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NPR

The Best Ways To Integrate Special Needs Students

Budget cuts in many school districts have some parents and teachers questioning whether they have the resources to support their students. NPR education correspondent Claudio Sanchez and Thomas Hehir of Harvard University talk about how to integrate special needs students into mainstream classrooms.
NPR

The Ten Things You Won't Hear At Commencement

Charles Wheelan is sick of typical graduation speeches. When he spoke at his alma mater, Dartmouth College, he delivered what he called an "anti-commencement" speech. He packed it with straightforward advice that he wishes someone had given him at graduation, such as "Don't try to be great."
WAMU 88.5

Fighting The Odds: Inside D.C.'s Dropout Crisis

Fewer than 60 percent of children in the nation's capital graduate from high school on time. In a special one-hour documentary, WAMU 88.5 News follows one of the lowest-performing schools in the District as it struggles to improve, through the eyes of students, teachers, school administrators, and parents.

WAMU 88.5

Woodbridge Principal Placed On Leave After Investigation

 A principal at a Woodbridge elementary school has been placed on administrative leave after an internal school investigation has led to police involvement.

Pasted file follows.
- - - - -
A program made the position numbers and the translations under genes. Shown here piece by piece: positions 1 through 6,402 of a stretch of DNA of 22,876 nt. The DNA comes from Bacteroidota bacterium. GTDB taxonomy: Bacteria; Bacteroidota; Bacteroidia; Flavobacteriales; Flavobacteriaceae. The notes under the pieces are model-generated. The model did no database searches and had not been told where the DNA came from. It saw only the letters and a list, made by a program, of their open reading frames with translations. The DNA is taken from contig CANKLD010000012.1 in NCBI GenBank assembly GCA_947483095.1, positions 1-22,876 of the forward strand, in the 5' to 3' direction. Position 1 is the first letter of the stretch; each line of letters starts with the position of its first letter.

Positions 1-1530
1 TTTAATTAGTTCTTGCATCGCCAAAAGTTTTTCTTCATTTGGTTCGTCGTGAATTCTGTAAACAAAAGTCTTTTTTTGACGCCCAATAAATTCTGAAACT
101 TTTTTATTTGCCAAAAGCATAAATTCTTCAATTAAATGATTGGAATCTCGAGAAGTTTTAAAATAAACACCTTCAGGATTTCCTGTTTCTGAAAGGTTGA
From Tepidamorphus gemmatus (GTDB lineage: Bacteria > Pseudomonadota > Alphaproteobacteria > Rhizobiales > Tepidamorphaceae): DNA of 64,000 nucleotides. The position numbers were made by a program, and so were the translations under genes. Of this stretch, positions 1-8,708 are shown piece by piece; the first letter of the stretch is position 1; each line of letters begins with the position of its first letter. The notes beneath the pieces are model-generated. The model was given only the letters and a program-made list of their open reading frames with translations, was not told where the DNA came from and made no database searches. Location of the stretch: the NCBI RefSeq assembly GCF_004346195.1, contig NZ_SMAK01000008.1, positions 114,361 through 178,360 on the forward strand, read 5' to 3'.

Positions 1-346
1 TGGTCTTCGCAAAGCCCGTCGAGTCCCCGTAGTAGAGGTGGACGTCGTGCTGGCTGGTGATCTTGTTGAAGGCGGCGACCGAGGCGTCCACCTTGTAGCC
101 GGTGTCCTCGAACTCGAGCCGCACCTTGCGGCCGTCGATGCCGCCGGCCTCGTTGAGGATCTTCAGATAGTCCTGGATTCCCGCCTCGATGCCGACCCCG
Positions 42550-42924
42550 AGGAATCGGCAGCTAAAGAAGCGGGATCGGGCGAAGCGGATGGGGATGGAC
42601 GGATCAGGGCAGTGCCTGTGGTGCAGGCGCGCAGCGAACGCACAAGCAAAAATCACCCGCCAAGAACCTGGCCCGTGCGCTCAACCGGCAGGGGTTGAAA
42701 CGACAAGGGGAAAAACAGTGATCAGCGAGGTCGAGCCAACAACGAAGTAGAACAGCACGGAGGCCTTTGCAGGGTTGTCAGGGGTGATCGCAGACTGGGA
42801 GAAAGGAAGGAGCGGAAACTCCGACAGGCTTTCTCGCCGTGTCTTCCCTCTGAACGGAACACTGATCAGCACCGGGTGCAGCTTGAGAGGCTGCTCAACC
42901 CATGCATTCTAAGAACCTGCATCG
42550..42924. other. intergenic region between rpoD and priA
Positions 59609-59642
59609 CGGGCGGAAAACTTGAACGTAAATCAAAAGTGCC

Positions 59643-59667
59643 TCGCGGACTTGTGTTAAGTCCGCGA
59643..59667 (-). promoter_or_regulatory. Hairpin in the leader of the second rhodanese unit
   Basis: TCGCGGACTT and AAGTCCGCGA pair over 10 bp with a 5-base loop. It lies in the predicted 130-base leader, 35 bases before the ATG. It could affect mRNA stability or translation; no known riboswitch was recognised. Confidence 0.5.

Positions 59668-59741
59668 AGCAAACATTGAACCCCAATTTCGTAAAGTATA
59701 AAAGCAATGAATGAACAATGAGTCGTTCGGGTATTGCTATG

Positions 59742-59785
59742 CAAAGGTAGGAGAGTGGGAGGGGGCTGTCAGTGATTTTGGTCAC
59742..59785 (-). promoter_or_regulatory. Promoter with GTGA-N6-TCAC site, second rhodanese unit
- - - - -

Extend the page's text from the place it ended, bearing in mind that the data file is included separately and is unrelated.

NPR

How Colleges Fight For Top Students

Colleges use money to woo top students. It's an effective tactic, but it drives up tuition for everyone else.
WAMU 88.5

Touch-Screen Devices And Very Young Children

Parents are increasingly allowing their very young children to play with iPads, iPhones and other touch-screen devices. Please join us for a conversation about interactive applications and brain development.

WAMU 88.5

Maryland School Officials React To Report On 'Suspect Scores'

School leaders in Montgomery County were incensed by a report in the Atlanta Journal-Constitution, which implied that the Blue Ribbon award for increased reading scores at Highland Elementary was unearned.

NPR

Economy Puts Value Of Liberal Arts Under Scrutiny

Small, private liberal arts colleges are looking at changing economic realities and beginning to worry about how they will survive. Small classes and close relationships with faculty mean high tuition. And it's tough to defend the value of English and philosophy degrees in a tight job market.

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